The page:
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How Seinfeld Is Teaching Psychiatry to Medical Students

Professor has trainees offer psychiatric evaluations of characters

(Newser) - Sure, it's no Sesame Street, but it turns out Seinfeld can be very educational. Its characters show signs of a range of psychiatric problems, and it's up to Rutgers medical students to diagnose them. Twice a week, professor Anthony Tobia has his students—who number about 150 a... More »

Cops: Woman Broke Into Shelter to Get Cats Back

Lee Ann Shore held cats in unsanitary conditions

(Newser) - A Wisconsin woman lost her 17 cats to a Humane Society shelter after her unsanitary apartment was condemned earlier this month. Now Lee Ann Shore, 46, has been arrested for allegedly breaking into that shelter to steal her cats back. Police say she removed 15 cats from the Coulee Region... More »

Complaints, Suicide Fail to Close Mental Health Center

Doctor in charge isn't accredited, or a doctor, CNN alleges

(Newser) - Jessica Palmer was suffering from mental illness and drug addiction when her parents sent her to the Adolescent Family Institute of Colorado—but she didn't get the help they were hoping she would there. Instead the staff there told her that her parents didn't love her, that she... More »

It's About Mental Illness, Not Gun Laws

Aaron Alexis didn't get the care he needed: Charles Krauthammer

(Newser) - Don't blame the Navy Yard shooting on gun laws, blame it on the fact that Aaron Alexis didn't get the treatment for his mental illness that he so desperately needed, writes Charles Krauthammer in the Washington Post . Only a month prior, Alexis complained to the police about hearing... More »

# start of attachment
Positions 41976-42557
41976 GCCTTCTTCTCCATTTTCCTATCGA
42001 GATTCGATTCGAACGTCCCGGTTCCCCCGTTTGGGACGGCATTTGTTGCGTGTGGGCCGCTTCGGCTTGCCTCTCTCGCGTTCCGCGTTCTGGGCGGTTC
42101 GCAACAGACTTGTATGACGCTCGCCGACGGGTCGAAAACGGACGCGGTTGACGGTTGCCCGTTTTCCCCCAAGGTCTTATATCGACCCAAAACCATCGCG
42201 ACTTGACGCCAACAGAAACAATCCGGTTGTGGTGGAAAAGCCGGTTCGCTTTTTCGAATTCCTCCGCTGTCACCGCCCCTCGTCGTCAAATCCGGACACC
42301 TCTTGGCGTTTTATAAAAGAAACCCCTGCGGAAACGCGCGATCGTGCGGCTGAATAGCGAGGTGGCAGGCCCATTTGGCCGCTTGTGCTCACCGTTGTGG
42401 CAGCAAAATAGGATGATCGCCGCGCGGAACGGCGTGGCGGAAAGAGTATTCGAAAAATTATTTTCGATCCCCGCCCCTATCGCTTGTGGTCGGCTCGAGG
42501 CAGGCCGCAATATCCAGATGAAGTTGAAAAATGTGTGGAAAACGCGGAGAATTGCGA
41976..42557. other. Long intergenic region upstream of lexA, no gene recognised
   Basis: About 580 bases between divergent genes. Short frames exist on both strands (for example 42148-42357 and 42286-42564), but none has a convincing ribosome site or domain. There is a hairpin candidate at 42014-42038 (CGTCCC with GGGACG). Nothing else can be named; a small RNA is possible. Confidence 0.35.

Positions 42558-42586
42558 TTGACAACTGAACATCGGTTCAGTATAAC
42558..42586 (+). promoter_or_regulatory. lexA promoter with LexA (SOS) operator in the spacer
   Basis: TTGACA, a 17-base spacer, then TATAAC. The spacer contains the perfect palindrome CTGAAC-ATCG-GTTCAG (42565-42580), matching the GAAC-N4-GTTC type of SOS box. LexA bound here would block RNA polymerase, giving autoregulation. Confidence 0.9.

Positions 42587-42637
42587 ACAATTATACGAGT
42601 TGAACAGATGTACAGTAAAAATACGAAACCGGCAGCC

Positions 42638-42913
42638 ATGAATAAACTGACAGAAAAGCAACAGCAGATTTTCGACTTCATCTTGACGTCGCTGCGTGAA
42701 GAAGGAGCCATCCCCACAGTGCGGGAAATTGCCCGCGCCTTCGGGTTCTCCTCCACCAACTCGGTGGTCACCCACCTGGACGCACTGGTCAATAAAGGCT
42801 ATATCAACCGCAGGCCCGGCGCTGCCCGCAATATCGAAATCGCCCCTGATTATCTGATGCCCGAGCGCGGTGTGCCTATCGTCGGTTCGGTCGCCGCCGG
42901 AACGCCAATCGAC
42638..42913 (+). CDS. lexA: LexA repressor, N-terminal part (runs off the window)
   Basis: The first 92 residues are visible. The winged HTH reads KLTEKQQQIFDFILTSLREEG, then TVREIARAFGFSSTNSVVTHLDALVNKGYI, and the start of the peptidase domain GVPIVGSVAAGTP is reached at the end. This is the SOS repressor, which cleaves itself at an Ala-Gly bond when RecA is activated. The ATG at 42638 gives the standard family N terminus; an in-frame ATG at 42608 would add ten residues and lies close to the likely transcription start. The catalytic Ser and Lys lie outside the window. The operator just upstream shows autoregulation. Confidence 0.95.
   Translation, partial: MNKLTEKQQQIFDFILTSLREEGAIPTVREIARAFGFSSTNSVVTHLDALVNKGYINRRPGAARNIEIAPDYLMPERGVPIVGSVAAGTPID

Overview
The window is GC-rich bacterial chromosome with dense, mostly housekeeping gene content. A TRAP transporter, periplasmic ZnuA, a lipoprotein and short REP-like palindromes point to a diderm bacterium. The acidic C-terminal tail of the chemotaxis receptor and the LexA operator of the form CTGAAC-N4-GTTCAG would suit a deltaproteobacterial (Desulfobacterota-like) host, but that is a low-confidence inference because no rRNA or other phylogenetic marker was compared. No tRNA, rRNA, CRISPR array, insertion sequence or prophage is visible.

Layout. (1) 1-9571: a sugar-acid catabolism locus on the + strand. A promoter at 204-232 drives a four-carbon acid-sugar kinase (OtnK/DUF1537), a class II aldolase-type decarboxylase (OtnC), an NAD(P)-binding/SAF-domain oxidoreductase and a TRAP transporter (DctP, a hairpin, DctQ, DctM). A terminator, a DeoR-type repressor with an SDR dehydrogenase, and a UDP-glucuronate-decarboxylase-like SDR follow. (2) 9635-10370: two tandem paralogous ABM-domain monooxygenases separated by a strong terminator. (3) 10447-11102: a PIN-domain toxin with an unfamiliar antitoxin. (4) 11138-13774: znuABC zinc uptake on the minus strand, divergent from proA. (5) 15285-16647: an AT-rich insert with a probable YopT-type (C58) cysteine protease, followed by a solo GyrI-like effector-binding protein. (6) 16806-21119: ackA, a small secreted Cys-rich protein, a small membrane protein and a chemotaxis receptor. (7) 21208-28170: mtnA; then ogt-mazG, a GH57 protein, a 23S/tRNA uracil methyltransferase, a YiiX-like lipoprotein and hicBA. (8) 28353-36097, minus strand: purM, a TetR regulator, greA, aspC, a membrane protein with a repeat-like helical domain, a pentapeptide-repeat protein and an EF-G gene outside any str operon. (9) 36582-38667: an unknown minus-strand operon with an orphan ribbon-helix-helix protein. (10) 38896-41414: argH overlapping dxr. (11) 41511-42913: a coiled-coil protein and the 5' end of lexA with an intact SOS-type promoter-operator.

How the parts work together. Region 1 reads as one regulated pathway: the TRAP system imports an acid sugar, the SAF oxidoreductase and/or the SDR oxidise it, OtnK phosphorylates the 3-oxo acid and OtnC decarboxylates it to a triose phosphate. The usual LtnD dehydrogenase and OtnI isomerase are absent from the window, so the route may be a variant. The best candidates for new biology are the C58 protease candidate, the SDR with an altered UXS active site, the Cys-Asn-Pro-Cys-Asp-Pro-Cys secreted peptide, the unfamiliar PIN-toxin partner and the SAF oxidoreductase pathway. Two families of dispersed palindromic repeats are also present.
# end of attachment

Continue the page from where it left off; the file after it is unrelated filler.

Key to Mental Health Might Be in Your Stomach

New studies suggests intricate links between brain and gut

(Newser) - The old line about going to a shrink to get your head examined might someday have to be tweaked—new research suggests that psychiatric patients should have their gut examined, too. The Verge takes a look at the growing body of evidence suggesting that our digestive systems have a profound... More »

New Psychiatry 'Bible' Under Fire

Critics say it's too broad, confusing

(Newser) - A new edition of the manual doctors use to diagnose mental illness, the DSM, has just been released by the American Psychiatric Association—but it has already been stirring up controversy for months, reports CBS . Most critically, the director of the National Institute of Mental Health has spoken out against... More »

Scientists to Study Adam Lanza's DNA

Investigation prompts controversy among experts

(Newser) - Following a request by a Connecticut medical examiner, geneticists appear poised to investigate Adam Lanza's DNA. Outside experts say the University of Connecticut scientists—who have agreed to "give any assistance they can"—will probably search for genetic mutations or abnormalities that might prompt mental illness or... More »

Our Solution to Schizophrenia Has Failed

Medication, treatment work, but those in need aren't getting it

(Newser) - America is so caught up in worries about privacy and stereotyping that we're blocking schizophrenics from the effective care that they need, and endangering many other lives as a result, writes psychiatrist Paul Steinberg in the New York Times . School counselors are usually better trained in depression and anxiety... More »

Experts Redefine Crazy, Include 'Binge-Eating'

And Asperger's joins the autistic spectrum

(Newser) - The American Psychiatric Association wrapped up a 13-year edit of its highly influential book of mental disorders this weekend. Full details of the new Diagnostic and Statistical Manual of Mental Disorders—known as DSM—will emerge in May, but Time reports on the biggest changes:
  • Asperger's syndrome will lose
... More »

'Gay Cure' Champion: I Was Wrong

Dr. Robert Spitzer apologizes for study supporting 'gay cure' therapy

(Newser) - A psychiatrist who revolutionized how people view homosexuality has given a tearful apology for a study that supported the notion of a "gay cure." The New York Times looks at how Dr. Robert Spitzer conducted his study, withstood years of merciless criticism, and, suffering from Parkinson’s, finally... More »